Hundreds of birds hit NYC towers, die
NEW YORK — Hundreds of birds migrating through New York City this week died after crashing into the city’s glass towers, a mass casualty event spotlighted by a New York City Audubon volunteer whose tweets showed the World Trade Center littered with bird carcasses.
This toll was particularly high, but bird strikes on Manhattan skyscrapers are a problem that NYC Audubon has documented for years, said Kaitlyn Parkins, the group’s associate director of conservation and science.
Stormy weather Monday night into Tuesday contributed to the deaths, she said.
“We had a big storm and sort of weird weather and lots of birds, and that’s sort of the perfect combination that can lead to bird-window collisions,” Parkins said.
“It seems that the storm might have brought the birds in lower than they would have otherwise have been, or just disoriented them,” she said. “The effects of nocturnal light on birds is also quite strong, especially when it’s a cloudy night.” Melissa Breyer, the volunteer who tweeted about finding nearly 300 birds on sidewalks surrounding the new World Trade Center towers, said the experience was “overwhelming.” “As soon as I got to the buildings, the birds were everywhere on the sidewalk,” she said. “Looking north, covered, south, covered, west, covered — the sidewalks were literally covered with birds.”
Chauvin pleads innocent in teen case
MINNEAPOLIS — The former Minneapolis police officer convicted of murder in the death of George Floyd pleaded innocent Thursday to violating the civil rights of a teenager in a separate case that involved a restraint similar to the one used on Floyd.
Derek Chauvin was convicted earlier this year on state charges of second-degree unintentional murder, third-degree murder and second-degree manslaughter in Floyd’s 2020 death. He was sentenced to 22½ years in prison. He’s also charged in federal court with violating Floyd’s civil rights when he knelt on the Black man’s neck for about 9½ minutes as Floyd was facedown on the pavement, not resisting and pleading for air.
But another indictment against Chauvin alleges he carried out a similar act against a then-14-year-old boy in 2017. This indictment alleges Chauvin deprived the teenager, who is Black, of his right to be free of unreasonable force when he held the teen by the throat, hit him in the head with a flashlight, and held his knee on the boy’s neck and upper back while he was prone, handcuffed and not resisting.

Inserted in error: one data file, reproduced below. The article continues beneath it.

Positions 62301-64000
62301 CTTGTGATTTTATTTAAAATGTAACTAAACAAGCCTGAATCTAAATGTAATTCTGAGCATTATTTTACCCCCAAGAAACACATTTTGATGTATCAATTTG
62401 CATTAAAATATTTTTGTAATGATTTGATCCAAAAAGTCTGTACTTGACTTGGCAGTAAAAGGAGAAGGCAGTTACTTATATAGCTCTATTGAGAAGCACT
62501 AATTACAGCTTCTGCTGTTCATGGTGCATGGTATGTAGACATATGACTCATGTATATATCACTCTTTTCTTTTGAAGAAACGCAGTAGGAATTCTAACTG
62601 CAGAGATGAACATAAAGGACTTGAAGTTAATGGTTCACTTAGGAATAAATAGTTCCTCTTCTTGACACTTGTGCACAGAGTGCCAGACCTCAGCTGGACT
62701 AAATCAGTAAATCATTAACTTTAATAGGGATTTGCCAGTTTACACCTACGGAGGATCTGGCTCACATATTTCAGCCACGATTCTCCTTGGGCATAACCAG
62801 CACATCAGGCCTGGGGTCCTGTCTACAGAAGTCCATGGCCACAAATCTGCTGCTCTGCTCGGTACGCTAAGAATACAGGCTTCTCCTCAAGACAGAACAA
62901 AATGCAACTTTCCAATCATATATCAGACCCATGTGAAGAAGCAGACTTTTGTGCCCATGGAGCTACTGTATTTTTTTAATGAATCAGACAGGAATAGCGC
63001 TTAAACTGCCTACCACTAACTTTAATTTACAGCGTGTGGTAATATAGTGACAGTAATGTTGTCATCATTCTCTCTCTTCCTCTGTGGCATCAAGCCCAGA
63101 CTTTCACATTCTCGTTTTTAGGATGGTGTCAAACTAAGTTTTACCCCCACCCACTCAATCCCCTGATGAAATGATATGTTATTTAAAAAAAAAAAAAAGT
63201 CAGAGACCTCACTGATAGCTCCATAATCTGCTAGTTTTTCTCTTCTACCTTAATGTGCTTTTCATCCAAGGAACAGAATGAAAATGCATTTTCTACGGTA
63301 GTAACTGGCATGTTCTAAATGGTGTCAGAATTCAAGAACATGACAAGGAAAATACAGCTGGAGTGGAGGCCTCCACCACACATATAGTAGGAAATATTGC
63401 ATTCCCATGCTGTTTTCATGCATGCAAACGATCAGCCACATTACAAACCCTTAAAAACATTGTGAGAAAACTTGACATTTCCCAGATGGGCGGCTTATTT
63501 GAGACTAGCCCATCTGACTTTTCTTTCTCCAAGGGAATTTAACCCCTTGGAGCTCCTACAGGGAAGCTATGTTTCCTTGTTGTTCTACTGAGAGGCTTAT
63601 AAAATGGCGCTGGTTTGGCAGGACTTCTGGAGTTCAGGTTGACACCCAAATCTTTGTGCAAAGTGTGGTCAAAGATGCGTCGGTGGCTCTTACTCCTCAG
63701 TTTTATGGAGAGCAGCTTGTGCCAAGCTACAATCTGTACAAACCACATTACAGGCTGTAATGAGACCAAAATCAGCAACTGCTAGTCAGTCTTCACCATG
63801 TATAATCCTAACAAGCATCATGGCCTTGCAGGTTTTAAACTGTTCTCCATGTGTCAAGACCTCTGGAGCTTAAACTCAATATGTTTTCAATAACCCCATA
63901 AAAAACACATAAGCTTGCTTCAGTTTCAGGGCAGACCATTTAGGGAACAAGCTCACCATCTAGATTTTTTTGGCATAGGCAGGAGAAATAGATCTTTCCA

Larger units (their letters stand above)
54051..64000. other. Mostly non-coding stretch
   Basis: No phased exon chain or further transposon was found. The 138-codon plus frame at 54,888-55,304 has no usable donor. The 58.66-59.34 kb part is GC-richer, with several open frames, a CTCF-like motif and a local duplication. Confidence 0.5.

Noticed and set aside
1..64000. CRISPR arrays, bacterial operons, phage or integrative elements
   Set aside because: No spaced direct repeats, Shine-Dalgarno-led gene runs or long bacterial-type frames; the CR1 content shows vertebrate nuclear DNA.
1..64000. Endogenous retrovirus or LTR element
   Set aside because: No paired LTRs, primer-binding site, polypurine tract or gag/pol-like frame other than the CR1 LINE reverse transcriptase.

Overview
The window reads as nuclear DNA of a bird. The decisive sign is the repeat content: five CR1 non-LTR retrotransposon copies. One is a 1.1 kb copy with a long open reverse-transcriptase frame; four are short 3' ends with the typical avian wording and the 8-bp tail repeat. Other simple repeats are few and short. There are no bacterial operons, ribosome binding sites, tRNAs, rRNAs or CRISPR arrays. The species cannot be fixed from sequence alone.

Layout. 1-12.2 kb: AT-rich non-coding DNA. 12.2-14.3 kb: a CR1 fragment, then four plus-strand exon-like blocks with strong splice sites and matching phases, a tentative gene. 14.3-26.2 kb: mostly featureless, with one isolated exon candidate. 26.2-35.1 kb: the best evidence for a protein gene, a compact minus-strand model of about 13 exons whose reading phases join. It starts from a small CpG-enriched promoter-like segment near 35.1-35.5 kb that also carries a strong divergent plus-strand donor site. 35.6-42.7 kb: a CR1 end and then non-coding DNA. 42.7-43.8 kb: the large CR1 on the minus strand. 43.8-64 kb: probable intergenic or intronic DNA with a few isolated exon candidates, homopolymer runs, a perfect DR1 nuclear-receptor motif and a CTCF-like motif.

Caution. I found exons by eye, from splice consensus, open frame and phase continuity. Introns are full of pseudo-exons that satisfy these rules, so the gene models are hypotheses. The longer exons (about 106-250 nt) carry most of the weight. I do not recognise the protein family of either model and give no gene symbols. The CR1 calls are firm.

Thursday’s hearing was held via videoconference, with Chauvin appearing from the state’s maximum-security prison.
According to a police report from the 2017 encounter, Chauvin wrote that the teen resisted arrest and after the teen, whom he described as 6-foot-2 and about 240 pounds, was handcuffed, Chauvin “used body weight to pin” him to the floor. The boy was bleeding from his ear and needed two stitches.
Texas AG friend enters race against him
AUSTIN, Texas — Republican Matt Krause, a longtime ally of embattled Texas Attorney General Ken Paxton, said Thursday that he is joining the growing ranks of candidates who will challenge him for his job in 2022.
Paxton is seeking a third term under the cloud of an FBI investigation, set off by a revolt by his top deputes last year, and is still awaiting trial on felony securities fraud charges.
Republicans George P. Bush and Eva Guzman, a former Texas Supreme Court justice, have already launched GOP primary challenges against Paxton.
Krause is a Texas state representative who has previously supported Paxton. A member of the conservative House Freedom Caucus, Krause said he saw an opening in the field and said the upheaval in Paxton’s office raises questions about his ability to focus on the job.
“I’ve been a supporter in the past, but new information, new developments have caused me to even consider getting into this race,” Krause said.
Former President Donald Trump has endorsed Paxton.
Animal-shelter blaze kills over 20 cats
ORLANDO, Fla. — More than 20 cats were killed when a fire broke out at an Orlando, Fla., animal shelter, officials said.
Orange County Fire Rescue firefighters found flames “through the roof” when they arrived at the shelter Wednesday night, the agency said on Twitter.
Steve Bardy, executive director of the Pet Alliance of Greater Orlando, called the fire his “worst nightmare.” He told news outlets that rescue crews were able to evacuate all 25 dogs at the shelter. They were farther away from the fire’s point of origin, he said.
“It appears the fire started in the front building by the clinic, which made it more difficult for fire rescue to go into the adjacent cat room,” Bardy told news outlets at the scene. His voice broke as he talked about the fire.
“If you run a shelter, this is literally your worst nightmare — to see your building on fire and know that there are animals in there that you’re charged to care for, and you can’t go in,” he said.